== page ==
|Date||Aircraft||Route of Flight||Time (hrs)||Total (hrs)|
|11 Jan 2009||N21481||5G0 (Le Roy, NY) - GVQ (Batavia, NY) - 5G0||1.4||682.1|
20°F. Another cold winter day. Black ice on the ramp. Kent and I carefully pulled Warrior 481 out of the hangar while Ray and Dan continued to clear snow from the airport's movement areas. As we buckled into our seats, the Warrior provided welcome shelter from the biting cold. Mixture rich...throttle cracked...master switch on...fuel boost pump on. The sound of the boost pump diminished as fuel pressure rose into the normal operating range. I primed the engine four times and engaged the starter. One blade...two blades...three blades...the engine caught and the propeller vanished in a blur of motion.
"Wow, that was easy," Kent remarked. Indeed. It's amazing how an old sleeping bag and a light bulb can make for such an effective pre-heating system (at least, until incandescent light bulbs are completely replaced by compact fluorescents that waste far less energy as heat).
|The Three Rivers Airport photographer from N9327U while Kent was flying, 10 Dec 2002|
Minutes later, airborne, I was reminded of a winter six years ago. Kent and I both earned our private pilot certificates in the fall of 2002. That winter, we sometimes rented the Cessna 150 that had been our trainer and shared the flying in airspace surrounding Kalamazoo, MI. While he flew, I used to take pictures out the milky windows of the well-worn trainer. For me, those days occurred six years, three cameras, and 600 logbook hours ago. Whereas I kept flying, Kent did not. To the best of my knowledge, Kent's last flight as pilot-in-command was between Three Rivers, MI and South Haven, MI in August of 2004.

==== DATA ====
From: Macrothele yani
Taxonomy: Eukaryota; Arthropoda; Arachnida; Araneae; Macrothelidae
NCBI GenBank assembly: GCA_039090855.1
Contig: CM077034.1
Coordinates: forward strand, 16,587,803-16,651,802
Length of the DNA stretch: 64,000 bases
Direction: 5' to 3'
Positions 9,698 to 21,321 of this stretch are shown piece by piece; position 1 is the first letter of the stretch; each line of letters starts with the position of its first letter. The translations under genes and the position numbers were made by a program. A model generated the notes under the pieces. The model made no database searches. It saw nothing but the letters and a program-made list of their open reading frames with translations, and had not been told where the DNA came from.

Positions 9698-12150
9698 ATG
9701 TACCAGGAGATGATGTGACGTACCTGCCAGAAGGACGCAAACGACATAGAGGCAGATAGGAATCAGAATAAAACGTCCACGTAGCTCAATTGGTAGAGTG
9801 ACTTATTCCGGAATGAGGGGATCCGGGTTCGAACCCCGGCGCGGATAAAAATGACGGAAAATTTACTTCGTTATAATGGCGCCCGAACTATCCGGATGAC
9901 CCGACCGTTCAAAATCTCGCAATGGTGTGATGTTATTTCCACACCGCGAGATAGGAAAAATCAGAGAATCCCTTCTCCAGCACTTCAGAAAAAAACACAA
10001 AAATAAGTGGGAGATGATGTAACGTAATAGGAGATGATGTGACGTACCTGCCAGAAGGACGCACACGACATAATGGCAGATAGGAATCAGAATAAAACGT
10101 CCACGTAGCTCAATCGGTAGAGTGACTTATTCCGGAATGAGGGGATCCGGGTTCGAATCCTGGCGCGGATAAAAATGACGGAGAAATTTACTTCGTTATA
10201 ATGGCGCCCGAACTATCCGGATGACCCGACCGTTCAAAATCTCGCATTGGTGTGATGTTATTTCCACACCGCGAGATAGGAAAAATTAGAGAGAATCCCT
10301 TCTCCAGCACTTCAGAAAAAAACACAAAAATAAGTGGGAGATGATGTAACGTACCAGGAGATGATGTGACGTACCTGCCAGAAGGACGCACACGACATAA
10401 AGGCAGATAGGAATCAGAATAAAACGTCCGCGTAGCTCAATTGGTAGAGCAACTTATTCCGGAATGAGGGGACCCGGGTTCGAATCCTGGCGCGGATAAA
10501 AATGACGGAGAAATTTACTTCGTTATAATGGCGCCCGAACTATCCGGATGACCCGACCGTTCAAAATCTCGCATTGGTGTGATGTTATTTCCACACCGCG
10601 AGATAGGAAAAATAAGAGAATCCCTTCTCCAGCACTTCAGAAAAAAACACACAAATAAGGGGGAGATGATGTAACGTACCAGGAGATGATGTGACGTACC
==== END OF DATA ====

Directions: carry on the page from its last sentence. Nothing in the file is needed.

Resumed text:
Southbound at 3000 feet, I throttled back to 65% power, leaned the engine, and fine-tuned the trim. "She's all yours," I said. Kent took the controls and confirmed that he had positive control of the airplane. For my part, I settled back to watch. I have let many passengers over the years try their hand at guiding my little blue and white ship through the sky, but I am always amazed by the skill level retained by lapsed pilots.
With Kent at the controls, we flew south to Letchworth and circled Middle Falls. I split my attention between the sights below, scanning for traffic, and checking the instruments. As we banked around the falls, the centered inclinometer ball proclaimed well-coordinated flight. I have seen this with other lapsed pilots that have taken the Warrior's controls. While the unused "book learning" part of aviation gets fuzzy with the passage of time, kinesthetic memory has amazing persistence. Practiced hands and feet always seem to remember exactly what to do. Kent's feet obviously knew what the rudder was for and how to use it.
With the sightseeing complete, I suggested Kent try some steep turns. We put some distance between ourselves and Letchworth, then Kent crisply rolled the Warrior into a 45° bank.
Here's Kent flying a steep turn to the right, as evidenced by all that ground visible out the window. Kent made several more turns with aplomb, as though the intervening years since his last maneuver had never elapsed. As we wheeled through the sky, first to the left, then to the right, the ball remained centered and my stomach unperturbed. Seriously, kinesthetic memory is an amazing thing.
It was a good day.